The premise couldn’t be simpler. A group of mercenaries led by Barney Ross (Stallone) gets hired by a shadowy CIA spook named Church (Bruce Willis) to take out the dictator of a small country. While doing recon for the mission, Ross and his partner, Lee Christmas (Jason Statham), meet a woman named Sandra (Giselle Itie) who warns them that the dictator is merely the puppet of James Monroe (Eric Roberts), a former CIA operative who wants to use the country as a cocaine plantation.
Ross and Christmas are found out, and make a hasty, fiery escape; but Sandra stays behind and is taken captive by Monroe. The rest of the movie follows the rescue/revenge formula that is so well-worn as to be a teachable science; and, really, the mechanics have to be simple in order to showcase The Expendables’ true draw: seeing different combinations of film and wrestling stars pound the shit out of each other.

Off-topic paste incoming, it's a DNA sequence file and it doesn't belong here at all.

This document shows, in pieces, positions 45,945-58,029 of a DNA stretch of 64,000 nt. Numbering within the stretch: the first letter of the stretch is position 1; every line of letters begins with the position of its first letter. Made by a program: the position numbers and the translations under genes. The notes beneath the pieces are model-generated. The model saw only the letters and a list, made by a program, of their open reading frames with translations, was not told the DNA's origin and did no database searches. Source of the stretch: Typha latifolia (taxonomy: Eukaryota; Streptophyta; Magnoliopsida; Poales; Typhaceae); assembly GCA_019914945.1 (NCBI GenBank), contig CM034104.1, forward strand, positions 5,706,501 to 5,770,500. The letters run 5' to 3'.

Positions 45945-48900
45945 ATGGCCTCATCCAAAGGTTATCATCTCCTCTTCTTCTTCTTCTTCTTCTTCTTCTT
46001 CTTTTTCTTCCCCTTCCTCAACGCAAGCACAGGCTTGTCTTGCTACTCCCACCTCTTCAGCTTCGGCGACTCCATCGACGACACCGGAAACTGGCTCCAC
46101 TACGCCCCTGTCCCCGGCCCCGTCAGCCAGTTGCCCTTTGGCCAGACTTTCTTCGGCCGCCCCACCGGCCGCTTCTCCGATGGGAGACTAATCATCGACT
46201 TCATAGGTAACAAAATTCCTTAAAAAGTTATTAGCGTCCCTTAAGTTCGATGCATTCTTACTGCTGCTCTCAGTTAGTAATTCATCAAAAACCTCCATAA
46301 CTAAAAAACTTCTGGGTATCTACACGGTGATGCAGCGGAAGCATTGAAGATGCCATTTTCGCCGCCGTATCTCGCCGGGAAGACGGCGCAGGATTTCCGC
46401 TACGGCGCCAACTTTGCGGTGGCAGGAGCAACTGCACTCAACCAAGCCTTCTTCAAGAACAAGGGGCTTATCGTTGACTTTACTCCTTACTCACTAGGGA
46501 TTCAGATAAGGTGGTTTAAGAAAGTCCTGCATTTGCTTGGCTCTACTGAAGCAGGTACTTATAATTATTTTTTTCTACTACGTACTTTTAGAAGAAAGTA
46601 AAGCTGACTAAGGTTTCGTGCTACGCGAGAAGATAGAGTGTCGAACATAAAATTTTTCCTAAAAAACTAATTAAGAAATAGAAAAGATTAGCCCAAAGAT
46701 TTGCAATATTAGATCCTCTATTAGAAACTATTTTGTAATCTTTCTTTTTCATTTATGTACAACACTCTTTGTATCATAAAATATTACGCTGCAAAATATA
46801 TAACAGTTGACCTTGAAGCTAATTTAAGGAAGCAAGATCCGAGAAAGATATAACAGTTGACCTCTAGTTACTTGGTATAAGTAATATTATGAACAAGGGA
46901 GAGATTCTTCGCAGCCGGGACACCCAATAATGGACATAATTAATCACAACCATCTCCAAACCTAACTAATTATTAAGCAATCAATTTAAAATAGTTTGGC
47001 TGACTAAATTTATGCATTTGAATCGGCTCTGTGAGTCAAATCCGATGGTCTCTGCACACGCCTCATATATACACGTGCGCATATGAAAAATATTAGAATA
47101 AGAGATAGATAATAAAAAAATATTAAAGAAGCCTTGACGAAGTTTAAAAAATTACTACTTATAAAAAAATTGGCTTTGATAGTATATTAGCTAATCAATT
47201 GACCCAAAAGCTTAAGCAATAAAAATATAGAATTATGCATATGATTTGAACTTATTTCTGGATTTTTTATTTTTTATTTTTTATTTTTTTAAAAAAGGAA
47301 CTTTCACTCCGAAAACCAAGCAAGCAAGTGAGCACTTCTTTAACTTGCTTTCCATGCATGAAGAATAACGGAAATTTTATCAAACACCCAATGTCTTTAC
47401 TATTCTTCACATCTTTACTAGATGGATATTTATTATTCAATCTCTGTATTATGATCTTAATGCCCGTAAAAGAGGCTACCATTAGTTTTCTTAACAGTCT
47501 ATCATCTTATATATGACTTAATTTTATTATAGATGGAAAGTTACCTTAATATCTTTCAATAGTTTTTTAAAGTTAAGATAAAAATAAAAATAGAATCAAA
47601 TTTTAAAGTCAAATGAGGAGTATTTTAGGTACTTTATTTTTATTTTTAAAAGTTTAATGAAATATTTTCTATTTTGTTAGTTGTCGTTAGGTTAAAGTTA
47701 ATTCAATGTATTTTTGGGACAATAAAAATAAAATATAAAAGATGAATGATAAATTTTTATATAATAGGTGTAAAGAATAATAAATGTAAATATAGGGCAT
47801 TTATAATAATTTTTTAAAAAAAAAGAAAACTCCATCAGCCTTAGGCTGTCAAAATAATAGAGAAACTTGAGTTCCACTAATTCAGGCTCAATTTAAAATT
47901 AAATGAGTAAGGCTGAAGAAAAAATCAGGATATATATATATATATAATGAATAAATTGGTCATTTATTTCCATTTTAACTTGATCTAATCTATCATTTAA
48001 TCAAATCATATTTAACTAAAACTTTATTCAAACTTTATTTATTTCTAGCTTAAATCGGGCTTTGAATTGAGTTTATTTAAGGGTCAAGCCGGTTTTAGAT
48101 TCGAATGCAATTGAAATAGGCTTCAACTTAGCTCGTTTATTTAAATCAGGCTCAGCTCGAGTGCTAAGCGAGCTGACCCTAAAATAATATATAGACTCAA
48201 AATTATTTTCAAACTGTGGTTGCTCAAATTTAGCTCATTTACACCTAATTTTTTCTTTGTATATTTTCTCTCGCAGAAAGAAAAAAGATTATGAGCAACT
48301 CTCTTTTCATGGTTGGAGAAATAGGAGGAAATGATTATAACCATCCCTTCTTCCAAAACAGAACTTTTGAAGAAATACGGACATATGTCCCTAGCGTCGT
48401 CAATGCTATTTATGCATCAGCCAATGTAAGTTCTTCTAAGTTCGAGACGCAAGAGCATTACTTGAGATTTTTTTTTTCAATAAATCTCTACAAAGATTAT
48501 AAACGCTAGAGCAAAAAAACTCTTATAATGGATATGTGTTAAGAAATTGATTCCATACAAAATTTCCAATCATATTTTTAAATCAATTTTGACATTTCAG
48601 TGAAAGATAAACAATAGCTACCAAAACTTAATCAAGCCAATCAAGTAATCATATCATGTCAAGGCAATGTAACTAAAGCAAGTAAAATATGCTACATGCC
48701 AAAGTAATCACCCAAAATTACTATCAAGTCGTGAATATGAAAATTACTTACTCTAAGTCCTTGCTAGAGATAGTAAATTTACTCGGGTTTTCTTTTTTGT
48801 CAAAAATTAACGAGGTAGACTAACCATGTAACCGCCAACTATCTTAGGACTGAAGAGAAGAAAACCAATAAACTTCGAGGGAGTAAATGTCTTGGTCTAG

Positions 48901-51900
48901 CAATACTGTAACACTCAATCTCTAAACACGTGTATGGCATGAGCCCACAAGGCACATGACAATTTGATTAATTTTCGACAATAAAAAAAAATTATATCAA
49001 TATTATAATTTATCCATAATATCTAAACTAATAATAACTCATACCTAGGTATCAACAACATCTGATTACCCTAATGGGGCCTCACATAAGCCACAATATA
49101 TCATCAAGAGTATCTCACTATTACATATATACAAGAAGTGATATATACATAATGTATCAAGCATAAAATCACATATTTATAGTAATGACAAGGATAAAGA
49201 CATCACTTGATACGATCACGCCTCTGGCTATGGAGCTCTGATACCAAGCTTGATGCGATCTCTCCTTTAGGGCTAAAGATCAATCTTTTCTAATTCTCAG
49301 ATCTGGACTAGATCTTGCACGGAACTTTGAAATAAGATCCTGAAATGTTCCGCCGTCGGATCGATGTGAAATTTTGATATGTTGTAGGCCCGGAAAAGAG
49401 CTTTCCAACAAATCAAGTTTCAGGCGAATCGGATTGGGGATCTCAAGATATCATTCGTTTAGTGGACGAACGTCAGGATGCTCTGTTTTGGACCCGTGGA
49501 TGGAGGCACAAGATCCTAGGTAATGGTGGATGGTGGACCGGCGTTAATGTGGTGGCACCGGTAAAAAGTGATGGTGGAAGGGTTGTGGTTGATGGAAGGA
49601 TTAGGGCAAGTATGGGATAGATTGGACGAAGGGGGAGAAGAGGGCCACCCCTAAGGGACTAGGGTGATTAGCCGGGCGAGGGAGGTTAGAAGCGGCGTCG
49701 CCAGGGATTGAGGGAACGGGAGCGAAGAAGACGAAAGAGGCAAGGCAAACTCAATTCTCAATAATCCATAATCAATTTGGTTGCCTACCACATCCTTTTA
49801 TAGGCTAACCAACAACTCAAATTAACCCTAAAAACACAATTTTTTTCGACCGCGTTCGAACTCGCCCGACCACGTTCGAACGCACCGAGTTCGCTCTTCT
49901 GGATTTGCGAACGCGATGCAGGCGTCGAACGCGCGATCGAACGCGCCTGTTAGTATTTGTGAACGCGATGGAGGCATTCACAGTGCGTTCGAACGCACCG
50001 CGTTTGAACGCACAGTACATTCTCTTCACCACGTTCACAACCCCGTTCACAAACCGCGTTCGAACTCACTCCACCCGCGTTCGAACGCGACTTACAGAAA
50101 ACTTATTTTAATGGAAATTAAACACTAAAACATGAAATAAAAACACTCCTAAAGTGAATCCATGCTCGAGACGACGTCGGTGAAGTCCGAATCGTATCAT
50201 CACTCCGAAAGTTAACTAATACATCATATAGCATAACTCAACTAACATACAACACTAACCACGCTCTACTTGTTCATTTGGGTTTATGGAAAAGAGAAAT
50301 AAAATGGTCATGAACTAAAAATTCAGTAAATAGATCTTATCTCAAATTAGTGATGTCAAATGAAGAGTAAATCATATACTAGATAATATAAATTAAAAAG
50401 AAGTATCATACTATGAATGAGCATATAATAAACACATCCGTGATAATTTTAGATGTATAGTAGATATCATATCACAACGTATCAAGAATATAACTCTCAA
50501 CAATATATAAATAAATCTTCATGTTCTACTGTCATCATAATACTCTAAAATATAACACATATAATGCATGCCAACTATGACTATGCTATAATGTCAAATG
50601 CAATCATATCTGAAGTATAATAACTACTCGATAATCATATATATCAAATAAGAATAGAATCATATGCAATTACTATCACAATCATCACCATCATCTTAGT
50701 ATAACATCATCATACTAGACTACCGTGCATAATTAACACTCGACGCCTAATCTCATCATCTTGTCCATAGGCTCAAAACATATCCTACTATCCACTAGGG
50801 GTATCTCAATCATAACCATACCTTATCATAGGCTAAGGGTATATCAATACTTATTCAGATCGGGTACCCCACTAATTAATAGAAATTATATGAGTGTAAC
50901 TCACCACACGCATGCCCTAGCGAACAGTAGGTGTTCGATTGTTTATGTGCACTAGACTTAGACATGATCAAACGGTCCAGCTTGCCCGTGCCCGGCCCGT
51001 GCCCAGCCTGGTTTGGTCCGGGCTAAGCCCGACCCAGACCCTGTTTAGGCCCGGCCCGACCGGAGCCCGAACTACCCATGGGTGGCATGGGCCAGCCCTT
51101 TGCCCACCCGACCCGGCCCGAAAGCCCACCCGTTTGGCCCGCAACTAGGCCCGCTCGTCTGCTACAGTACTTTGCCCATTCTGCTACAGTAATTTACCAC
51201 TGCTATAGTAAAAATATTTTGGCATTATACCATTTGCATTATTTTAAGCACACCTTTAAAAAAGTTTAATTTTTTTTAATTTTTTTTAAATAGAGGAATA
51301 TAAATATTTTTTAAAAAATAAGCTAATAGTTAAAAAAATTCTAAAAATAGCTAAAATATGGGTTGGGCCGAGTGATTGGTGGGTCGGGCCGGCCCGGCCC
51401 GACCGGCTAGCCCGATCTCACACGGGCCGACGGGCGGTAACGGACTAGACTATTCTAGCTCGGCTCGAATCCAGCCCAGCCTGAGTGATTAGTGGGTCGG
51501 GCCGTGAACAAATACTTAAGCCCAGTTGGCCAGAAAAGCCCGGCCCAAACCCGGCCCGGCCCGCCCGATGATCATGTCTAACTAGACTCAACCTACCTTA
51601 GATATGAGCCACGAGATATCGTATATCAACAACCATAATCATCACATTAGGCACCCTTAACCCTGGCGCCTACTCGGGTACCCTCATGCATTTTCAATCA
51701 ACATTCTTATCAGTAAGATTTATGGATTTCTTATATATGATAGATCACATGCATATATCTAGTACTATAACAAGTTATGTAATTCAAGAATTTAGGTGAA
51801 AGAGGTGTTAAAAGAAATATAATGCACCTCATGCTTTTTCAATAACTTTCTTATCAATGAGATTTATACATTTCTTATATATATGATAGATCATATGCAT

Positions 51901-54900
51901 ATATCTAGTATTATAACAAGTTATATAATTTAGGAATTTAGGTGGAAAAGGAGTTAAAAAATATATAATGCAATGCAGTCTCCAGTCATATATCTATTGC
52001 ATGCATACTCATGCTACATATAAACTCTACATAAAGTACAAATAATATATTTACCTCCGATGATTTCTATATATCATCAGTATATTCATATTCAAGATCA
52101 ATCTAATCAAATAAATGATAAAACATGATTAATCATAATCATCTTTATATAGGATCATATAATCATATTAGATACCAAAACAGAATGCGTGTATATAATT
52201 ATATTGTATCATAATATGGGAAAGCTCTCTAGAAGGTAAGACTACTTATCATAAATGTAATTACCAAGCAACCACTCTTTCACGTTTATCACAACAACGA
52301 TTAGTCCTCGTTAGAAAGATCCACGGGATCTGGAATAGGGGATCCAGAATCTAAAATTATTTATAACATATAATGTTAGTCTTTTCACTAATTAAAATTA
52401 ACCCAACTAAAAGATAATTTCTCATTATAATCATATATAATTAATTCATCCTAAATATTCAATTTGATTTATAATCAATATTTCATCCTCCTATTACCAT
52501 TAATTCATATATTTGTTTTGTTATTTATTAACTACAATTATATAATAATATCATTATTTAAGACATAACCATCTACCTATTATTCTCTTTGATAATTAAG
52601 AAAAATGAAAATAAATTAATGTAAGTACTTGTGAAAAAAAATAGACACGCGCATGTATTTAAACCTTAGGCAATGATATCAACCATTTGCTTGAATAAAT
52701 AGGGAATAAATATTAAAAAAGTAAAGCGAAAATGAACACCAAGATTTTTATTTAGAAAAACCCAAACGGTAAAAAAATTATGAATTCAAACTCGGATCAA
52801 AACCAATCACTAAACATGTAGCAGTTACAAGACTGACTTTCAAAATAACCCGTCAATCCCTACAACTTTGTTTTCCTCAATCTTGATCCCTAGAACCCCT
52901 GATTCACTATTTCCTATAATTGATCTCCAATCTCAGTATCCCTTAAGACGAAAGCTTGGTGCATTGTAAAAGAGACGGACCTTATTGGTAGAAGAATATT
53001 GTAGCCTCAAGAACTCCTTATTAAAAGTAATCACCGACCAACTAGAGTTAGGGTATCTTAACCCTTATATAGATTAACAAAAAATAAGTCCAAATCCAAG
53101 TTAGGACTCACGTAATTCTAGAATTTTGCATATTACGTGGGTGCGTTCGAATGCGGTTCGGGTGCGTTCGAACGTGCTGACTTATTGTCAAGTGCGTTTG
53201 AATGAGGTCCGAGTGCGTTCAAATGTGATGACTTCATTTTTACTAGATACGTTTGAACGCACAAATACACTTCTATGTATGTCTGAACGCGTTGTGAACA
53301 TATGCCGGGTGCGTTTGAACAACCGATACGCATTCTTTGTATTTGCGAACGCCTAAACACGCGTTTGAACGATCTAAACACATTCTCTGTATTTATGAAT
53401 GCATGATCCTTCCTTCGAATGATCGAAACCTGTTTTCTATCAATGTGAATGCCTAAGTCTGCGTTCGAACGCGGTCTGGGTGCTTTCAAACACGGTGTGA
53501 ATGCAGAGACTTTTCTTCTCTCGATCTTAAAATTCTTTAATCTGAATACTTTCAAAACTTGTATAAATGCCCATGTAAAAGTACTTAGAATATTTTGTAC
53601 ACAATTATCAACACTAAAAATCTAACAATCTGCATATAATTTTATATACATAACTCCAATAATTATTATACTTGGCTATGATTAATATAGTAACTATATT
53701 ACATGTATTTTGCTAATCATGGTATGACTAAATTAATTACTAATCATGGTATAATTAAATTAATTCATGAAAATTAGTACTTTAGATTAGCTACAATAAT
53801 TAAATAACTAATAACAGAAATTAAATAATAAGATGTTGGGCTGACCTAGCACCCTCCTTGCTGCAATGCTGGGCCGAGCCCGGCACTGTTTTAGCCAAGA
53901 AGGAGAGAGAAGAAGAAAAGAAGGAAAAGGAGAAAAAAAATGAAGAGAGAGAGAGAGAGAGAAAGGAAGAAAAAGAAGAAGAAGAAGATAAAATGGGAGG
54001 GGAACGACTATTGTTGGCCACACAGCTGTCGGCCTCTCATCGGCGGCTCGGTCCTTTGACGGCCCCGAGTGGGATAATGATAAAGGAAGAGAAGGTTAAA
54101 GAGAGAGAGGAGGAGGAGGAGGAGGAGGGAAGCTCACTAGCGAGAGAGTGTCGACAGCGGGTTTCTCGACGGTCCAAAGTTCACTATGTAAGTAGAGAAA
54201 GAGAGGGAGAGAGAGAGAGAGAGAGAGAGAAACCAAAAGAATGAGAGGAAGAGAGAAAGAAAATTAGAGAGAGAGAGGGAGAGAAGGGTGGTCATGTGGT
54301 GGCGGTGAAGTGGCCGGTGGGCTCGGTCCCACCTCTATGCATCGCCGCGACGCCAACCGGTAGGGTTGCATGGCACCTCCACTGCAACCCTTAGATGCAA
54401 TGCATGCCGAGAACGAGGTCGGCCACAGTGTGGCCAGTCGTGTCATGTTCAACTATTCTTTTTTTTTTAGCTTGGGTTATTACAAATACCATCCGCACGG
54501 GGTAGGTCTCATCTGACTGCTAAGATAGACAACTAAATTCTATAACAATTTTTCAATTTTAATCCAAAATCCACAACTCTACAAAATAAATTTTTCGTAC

A movie like this is only as good as its casting and action. Stallone makes great use of his killer lineup by placing the more charismatic performers at the top of the roster, and filling out the supporting roles both with less interesting actors and some surprisingly compelling meatheads. In particular, Mixed Martial Arts champion Randy Couture shines as Toll Road, the lethal softie on Ross’ team who sees a therapist to help cope with his deadly profession. And Mickey Rourke outdoes his work in The Wrestler (not hard to do) as Tool, the wise old retiree/team mentor. The scene between he and Stallone in which Tool explains why he got out of the business is borderline powerful—and it made me forget that Rourke appears to have filmed his part while in between takes on Iron Man 2.